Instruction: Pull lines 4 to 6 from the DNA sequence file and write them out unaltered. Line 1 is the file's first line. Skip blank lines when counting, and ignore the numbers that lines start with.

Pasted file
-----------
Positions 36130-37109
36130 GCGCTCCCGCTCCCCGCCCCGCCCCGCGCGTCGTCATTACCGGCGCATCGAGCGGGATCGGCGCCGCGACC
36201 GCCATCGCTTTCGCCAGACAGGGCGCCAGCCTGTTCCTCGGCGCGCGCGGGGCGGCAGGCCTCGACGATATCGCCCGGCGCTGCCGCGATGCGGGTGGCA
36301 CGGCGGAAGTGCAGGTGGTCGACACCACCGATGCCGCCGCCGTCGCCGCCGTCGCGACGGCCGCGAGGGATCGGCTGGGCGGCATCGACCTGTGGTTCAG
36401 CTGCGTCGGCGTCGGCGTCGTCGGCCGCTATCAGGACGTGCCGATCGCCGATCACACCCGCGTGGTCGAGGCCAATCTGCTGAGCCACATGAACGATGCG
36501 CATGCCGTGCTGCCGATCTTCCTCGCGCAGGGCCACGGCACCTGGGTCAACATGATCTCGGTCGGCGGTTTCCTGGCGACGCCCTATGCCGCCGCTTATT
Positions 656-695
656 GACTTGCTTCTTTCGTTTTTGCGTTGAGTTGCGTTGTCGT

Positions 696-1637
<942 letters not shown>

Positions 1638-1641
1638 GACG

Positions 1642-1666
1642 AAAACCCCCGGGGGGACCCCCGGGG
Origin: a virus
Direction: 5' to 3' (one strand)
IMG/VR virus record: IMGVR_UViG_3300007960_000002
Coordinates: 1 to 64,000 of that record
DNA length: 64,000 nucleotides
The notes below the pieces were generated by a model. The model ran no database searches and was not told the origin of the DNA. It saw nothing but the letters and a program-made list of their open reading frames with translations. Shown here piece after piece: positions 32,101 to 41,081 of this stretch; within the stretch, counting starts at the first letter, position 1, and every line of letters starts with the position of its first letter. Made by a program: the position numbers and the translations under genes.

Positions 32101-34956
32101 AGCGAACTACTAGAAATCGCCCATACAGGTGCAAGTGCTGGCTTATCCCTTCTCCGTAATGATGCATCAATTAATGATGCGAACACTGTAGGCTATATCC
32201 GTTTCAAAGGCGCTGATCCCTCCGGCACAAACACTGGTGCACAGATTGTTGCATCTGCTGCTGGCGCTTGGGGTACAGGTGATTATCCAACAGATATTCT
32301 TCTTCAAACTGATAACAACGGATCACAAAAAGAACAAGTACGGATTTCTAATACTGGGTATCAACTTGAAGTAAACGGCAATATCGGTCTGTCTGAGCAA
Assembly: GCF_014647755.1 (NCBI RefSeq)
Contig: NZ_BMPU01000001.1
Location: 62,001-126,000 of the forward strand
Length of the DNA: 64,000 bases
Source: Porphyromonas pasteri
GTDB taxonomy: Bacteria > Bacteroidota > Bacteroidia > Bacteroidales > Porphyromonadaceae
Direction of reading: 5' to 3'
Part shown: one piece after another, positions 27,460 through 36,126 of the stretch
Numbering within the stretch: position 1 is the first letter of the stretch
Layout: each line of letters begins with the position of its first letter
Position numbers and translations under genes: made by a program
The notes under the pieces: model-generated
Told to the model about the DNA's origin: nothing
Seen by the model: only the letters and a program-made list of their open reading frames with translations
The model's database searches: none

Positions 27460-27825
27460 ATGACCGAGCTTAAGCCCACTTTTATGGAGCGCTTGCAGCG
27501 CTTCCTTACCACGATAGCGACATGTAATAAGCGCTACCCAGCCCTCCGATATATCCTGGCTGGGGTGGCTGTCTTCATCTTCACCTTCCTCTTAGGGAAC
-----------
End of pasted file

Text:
36301 CGGCGGAAGTGCAGGTGGTCGACACCACCGATGCCGCCGCCGTCGCCGCCGTCGCGACGGCCGCGAGGGATCGGCTGGGCGGCATCGACCTGTGGTTCAG
36401 CTGCGTCGGCGTCGGCGTCGTCGGCCGCTATCAGGACGTGCCGATCGCCGATCACACCCGCGTGGTCGAGGCCAATCTGCTGAGCCACATGAACGATGCG
36501 CATGCCGTGCTGCCGATCTTCCTCGCGCAGGGCCACGGCACCTGGGTCAACATGATCTCGGTCGGCGGTTTCCTGGCGACGCCCTATGCCGCCGCTTATT